- The Washington Times - Monday, July 28, 2003

Stacii Bryson of Laurel is collecting pictures of her son for a scrapbook. One day, she hopes to impress him with the memento. However, because he hasn’t left his mother’s womb yet, it will be a while before he fully understands the significance of the album.

Mrs. Bryson, whose baby is due Oct. 3, is one of a growing number of women who have been examined with a four-dimensional (4-D) ultrasound machine. The technology, which has been highly advertised for the past year, provides a flesh-toned, three-dimensional picture of a baby moving in real time in the mother’s womb. The 4-D ultrasound machine provides a moving image of the 3-D image.

“It’s nice to be able to put the picture with the movements,” Mrs. Bryson says. “He moves around so much it’s hard to tell if it’s a foot or a hand. He’s never in the same position.”

The 4-D depictions give Mrs. Bryson and her husband, Kelvin, something to appreciate until they meet their son face to face. Among other things, the technology portrays their baby’s eye sockets, chubby cheeks and the outline of his chin. The couple feel the ultrasound images have helped them form a relationship with their son even before his birth.

“It makes me anxious to see him for real,” Mrs. Bryson says. “This gives me an idea of how he will look, but to actually see him will be better than all the photographs.”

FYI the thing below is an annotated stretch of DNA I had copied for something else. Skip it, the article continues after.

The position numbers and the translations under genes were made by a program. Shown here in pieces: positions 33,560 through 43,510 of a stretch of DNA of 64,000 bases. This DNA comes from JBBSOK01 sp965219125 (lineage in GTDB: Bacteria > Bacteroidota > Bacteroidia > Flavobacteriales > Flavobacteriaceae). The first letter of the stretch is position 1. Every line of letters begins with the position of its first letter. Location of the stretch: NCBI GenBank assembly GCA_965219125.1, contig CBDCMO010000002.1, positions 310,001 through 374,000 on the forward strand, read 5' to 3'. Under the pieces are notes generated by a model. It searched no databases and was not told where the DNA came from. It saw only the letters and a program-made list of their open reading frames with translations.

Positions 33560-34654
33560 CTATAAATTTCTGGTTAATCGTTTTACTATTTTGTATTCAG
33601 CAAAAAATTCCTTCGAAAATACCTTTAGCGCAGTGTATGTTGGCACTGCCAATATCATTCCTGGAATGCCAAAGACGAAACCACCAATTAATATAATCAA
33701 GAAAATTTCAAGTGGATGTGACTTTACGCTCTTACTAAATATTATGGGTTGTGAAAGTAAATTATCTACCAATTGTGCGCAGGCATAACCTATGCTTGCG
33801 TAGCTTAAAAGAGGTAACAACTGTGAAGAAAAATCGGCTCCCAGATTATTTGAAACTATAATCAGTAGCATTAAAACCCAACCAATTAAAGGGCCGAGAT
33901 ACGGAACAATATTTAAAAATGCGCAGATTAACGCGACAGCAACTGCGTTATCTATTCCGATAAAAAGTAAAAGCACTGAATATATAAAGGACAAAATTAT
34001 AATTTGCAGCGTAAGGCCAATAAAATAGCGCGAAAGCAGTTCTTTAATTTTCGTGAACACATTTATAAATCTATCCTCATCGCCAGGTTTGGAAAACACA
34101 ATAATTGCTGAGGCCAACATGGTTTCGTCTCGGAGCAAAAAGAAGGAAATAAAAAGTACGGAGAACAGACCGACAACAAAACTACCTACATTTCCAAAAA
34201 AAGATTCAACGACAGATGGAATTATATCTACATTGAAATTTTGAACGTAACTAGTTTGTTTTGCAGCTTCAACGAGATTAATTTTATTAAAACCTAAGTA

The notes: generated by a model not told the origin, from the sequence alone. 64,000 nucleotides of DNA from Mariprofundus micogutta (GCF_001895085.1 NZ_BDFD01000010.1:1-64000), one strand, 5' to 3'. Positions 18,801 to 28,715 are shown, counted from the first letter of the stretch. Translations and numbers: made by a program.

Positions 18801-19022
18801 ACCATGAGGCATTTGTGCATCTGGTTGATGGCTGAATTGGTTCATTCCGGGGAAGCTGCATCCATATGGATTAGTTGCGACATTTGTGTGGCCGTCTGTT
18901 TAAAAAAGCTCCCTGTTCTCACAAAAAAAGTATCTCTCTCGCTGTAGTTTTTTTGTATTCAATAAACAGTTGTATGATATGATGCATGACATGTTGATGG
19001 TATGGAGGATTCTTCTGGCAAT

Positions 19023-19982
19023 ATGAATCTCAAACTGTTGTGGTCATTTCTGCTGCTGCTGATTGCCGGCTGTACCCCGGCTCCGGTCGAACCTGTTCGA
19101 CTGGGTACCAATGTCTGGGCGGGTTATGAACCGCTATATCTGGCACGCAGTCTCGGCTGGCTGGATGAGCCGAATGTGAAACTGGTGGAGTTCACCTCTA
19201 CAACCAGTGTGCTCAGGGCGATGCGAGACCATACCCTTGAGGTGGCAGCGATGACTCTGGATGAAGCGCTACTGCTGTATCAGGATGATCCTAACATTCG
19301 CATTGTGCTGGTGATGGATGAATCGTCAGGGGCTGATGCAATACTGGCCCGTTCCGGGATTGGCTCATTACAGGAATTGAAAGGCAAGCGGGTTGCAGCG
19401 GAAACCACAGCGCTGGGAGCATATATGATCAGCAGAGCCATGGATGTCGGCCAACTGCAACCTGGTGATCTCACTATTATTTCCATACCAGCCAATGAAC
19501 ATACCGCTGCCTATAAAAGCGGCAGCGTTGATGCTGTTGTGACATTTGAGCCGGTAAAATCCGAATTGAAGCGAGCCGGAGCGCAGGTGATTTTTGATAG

Although the clinical benefits of the technology are still being researched, the pictures far exceed the surface detail of the traditional grainy, black-and-white, two-dimensional ultrasound images. Technically, the 4-D equipment provides a three-dimensional photograph. However, as a marketing gimmick, the fourth dimension is referred to as “time.”

It should be made clear that the new 4-D ultrasound does not replace the two-dimensional technology, says Dr. Kerry Lewis, director of the prenatal diagnostic and ultrasound center at Georgetown University Hospital in Northwest.

Two-dimensional ultrasound machines still are necessary for the proper medical evaluation of pregnant women. For instance, 2-D images give a better perception of the internal organs. However, some physicians have opted to use the 4-D technology as well in hopes that it will provide added information. Since the beginning of July, Dr. Lewis’ department has been using the new technology in addition to the old.

The department purchased a Voluson 730, marketed by GE Medical Systems. Right now, it is the only company with a four-dimensional ultrasound machine on the market. The machine also has 2-D capabilities. Competitors such as Siemens Medical Solutions and Phillips International Inc. have developed ultrasound machines that provide three-dimensional images, without real-time features.

Already, Dr. Lewis is certain the 4-D equipment helps to better describe cleft lips, cleft palates and club feet in babies in the womb. It also can highlight skin lesions. He anticipates that additional benefits of the technology will be revealed in the future. In fact, the new technology might be useful for women who aren’t pregnant when physicians are trying to characterize fibroids in the uterus.